Charlotte MacDonald and Max Motornyi Kidsfirst Kindergarten Hoon Hay - hats on now sunscreen

Charlotte MacDonald, Max Motorngi and Zephaniah Esera, Kidsfirst Kindergarten Hoon Hay – hats on, now sunscreen

Early childhood educators are creative and conscientious in protecting young children from skin damage from our harsh New Zealand sun. A recent survey by the Cancer Society and Canterbury District Health Board of 26 early childhood education settings showed how teachers help protect tamariki by providing spare hats and sunscreen.

All of the early childhood providers surveyed also have sun protection guidelines which include provisions for shade, requiring tamariki to wear wide-brimmed hats outside, and re-applying sunscreen throughout the day. Together our youngest and their teachers show us all how it should be done – and how soon we seem to forget.

Teacher feedback suggested that not all New Zealanders know that sunscreen is best applied 20 mins before going into the sun, and that ALL tamariki need protection, no matter the colour of their skin.

Amanda Dodd, Deputy Manager Health Promotion for the Canterbury West Coast Cancer Society says early childhood educators are doing a great job, sometimes with limited resources, to protect our smallest tamariki.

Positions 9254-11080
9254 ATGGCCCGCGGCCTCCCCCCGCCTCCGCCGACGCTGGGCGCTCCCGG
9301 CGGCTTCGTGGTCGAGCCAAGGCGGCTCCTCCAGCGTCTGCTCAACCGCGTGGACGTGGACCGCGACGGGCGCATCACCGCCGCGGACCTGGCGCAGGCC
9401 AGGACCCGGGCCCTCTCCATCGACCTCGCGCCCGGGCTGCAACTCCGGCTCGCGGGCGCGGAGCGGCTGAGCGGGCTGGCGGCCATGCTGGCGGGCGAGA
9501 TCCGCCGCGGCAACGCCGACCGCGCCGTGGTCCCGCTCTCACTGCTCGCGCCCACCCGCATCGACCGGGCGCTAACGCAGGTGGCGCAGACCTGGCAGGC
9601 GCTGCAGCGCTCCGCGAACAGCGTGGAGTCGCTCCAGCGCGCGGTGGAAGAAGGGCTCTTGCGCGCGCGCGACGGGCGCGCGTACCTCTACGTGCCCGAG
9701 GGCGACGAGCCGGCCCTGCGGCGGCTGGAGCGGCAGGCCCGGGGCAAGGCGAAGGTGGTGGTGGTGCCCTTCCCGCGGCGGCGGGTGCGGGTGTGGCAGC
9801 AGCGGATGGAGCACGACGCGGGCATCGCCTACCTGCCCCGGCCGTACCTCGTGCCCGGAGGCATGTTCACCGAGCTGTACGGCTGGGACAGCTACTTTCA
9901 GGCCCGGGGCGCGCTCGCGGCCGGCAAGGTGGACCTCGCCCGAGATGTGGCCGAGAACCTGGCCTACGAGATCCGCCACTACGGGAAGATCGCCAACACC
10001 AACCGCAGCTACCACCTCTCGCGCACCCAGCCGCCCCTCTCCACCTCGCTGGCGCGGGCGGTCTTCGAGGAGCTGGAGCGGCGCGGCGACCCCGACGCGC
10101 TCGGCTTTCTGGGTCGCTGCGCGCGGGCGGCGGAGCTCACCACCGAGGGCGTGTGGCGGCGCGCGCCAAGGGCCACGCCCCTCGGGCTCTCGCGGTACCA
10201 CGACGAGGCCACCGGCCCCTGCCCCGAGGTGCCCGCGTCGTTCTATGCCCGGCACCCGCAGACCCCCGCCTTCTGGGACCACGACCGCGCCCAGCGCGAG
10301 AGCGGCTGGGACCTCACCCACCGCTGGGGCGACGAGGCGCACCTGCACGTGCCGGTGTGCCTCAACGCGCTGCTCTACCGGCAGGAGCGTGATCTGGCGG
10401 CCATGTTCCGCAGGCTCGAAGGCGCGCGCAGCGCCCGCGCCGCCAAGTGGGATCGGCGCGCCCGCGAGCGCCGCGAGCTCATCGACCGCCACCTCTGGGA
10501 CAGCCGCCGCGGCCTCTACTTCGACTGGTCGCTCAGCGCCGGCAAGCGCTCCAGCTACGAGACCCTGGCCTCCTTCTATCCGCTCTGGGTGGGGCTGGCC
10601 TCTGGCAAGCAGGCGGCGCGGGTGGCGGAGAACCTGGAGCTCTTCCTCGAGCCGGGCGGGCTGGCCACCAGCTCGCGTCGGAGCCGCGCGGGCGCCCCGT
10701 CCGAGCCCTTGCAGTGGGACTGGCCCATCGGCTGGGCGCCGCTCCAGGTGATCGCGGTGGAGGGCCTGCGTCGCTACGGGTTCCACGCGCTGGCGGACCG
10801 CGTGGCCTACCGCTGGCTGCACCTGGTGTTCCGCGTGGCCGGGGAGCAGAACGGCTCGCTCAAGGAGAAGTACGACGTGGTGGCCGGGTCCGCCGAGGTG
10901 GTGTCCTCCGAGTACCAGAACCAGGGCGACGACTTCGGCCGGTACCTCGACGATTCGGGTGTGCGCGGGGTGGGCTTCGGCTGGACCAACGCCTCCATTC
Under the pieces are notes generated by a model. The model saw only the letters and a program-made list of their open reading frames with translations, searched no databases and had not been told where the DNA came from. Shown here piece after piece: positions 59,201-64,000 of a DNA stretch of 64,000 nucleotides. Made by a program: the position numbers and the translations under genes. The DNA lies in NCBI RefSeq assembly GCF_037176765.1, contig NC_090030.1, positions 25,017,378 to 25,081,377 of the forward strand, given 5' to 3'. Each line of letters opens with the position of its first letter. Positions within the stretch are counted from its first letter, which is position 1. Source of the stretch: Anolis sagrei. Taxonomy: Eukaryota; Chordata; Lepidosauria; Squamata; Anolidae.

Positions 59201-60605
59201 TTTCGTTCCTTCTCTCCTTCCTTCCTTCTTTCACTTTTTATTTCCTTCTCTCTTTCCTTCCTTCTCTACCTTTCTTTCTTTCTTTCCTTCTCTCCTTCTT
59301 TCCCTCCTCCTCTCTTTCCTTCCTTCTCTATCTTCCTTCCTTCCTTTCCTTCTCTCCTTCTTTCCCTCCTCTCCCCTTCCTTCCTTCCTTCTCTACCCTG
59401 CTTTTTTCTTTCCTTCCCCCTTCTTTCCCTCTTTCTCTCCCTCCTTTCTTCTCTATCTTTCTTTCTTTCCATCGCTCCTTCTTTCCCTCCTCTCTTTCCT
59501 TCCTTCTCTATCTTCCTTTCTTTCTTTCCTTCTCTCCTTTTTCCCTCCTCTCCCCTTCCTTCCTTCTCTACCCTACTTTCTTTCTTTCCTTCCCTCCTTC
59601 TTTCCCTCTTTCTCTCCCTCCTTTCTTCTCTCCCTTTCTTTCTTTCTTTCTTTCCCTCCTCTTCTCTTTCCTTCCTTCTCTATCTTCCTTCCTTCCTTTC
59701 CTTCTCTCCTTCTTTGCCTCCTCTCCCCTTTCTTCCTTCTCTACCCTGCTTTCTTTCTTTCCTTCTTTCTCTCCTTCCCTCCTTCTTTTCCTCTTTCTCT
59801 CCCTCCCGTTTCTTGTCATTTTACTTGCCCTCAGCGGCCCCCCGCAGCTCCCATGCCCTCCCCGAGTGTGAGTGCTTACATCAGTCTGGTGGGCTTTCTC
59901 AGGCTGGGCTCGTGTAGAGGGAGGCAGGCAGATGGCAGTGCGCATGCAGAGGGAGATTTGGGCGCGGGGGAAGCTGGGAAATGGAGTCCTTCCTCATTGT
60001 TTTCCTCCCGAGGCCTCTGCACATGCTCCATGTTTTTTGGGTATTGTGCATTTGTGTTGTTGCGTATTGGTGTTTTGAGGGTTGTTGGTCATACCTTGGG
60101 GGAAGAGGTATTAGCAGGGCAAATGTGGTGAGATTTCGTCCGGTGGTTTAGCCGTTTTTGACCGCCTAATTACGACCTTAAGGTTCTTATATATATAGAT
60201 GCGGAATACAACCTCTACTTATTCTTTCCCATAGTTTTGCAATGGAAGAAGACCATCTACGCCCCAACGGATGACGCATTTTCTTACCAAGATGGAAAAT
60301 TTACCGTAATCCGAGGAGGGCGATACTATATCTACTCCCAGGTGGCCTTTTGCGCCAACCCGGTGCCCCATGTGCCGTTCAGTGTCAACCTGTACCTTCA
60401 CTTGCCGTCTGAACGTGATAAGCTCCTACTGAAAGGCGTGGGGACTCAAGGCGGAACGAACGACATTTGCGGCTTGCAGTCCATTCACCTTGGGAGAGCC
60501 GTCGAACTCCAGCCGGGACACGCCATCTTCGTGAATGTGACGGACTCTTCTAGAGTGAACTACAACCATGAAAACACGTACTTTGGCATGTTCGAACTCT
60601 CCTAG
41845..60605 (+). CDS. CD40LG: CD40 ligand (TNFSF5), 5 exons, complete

“We realise we need to emphasise the ‘Slip Slop Slap and Wrap message’ again for everyone. One thing that we may all overlook is covering up tamariki with clothing that falls below elbows and knees” says Amanda.

Jocelyn Wright, Director at Hagley Community Preschool says, ‘I talk with families new to New Zealand and they are not always aware of how harsh our sun can be. We talk with them about how children are best protected.’

In conversation with educators, the Cancer Society and Canterbury DHB have found the biggest barrier to effective sun protection is how costly sunscreen can be for some

The Cancer Society is reminding New Zealanders that while sunscreen can be viewed as expensive, it is not an item we have in our shopping basket each week so the cost is spread out over weeks if not months.

“Protecting our skin is very important for our future health. There are other tools in the SunSmart toolkit too, such as making sure tamariki are wearing hats and clothing that covers skin (or a rash top if swimming outdoors), and seeking shade particularly when the levels of Ultra Violet Radiation (UVR) levels are 3 and above on the UV Index.

“We need to remember that it is UVR exposure that causes skin damage and not the heat of the sun.”

Together these measures are very necessary if we are to reduce the frightening rates of skin cancer here in New Zealand which, unfortunately, are still the highest in the world.

“Children should not be getting sunburned at any age as it does lasting damage to the skin. We need to learn from our early childhood educators (and our smallest tamariki) and develop good habits for life. Slip, slop, slap, and wrap – simple!” Amanda says.

ENDS

For further information contact:

Amanda Dodd, Deputy Health Promotion Manager, Canterbury Cancer Society: 021 915 605

Kerry Marshall, Communities Team Manager, Community and Public Health, Canterbury DHB: 03 378 6832

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Page last updated: 19 October 2022